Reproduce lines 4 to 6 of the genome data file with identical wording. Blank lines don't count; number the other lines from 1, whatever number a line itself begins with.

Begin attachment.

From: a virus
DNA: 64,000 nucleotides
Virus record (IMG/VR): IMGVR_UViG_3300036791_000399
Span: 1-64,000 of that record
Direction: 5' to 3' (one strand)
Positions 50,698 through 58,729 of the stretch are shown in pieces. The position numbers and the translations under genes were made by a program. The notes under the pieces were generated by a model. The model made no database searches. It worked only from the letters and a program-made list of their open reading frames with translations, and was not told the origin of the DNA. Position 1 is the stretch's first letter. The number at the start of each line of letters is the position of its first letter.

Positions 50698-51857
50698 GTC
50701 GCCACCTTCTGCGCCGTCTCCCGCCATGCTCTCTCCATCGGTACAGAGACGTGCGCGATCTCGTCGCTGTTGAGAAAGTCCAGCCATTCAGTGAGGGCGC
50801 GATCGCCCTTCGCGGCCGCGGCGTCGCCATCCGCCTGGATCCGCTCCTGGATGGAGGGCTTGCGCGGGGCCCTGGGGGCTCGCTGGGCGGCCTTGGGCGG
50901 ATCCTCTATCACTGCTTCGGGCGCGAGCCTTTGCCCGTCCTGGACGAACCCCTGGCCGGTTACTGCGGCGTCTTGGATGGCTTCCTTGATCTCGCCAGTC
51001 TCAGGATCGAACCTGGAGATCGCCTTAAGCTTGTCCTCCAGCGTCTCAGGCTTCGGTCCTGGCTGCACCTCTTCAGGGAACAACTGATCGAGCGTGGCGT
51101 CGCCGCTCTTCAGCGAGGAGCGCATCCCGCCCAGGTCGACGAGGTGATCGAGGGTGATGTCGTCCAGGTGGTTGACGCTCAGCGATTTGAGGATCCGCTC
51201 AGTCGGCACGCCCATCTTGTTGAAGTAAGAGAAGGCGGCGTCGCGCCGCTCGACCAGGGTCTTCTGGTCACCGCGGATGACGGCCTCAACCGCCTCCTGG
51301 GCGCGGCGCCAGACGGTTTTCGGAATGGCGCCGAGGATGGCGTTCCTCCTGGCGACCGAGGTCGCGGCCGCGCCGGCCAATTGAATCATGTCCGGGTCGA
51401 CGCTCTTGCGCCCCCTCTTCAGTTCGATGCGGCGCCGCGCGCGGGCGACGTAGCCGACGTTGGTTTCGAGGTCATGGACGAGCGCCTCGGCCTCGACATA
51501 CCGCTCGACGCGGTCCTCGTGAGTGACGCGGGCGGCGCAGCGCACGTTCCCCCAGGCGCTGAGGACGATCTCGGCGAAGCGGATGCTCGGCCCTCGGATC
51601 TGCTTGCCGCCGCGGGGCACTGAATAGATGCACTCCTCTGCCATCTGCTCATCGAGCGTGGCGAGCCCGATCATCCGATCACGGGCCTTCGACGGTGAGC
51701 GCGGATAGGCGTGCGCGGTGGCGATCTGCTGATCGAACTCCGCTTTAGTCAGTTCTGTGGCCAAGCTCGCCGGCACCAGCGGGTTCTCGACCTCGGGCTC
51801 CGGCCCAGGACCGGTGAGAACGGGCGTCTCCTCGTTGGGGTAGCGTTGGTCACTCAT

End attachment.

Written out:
Span: 1-64,000 of that record
Direction: 5' to 3' (one strand)
Positions 50,698 through 58,729 of the stretch are shown in pieces. The position numbers and the translations under genes were made by a program. The notes under the pieces were generated by a model. The model made no database searches. It worked only from the letters and a program-made list of their open reading frames with translations, and was not told the origin of the DNA. Position 1 is the stretch's first letter. The number at the start of each line of letters is the position of its first letter.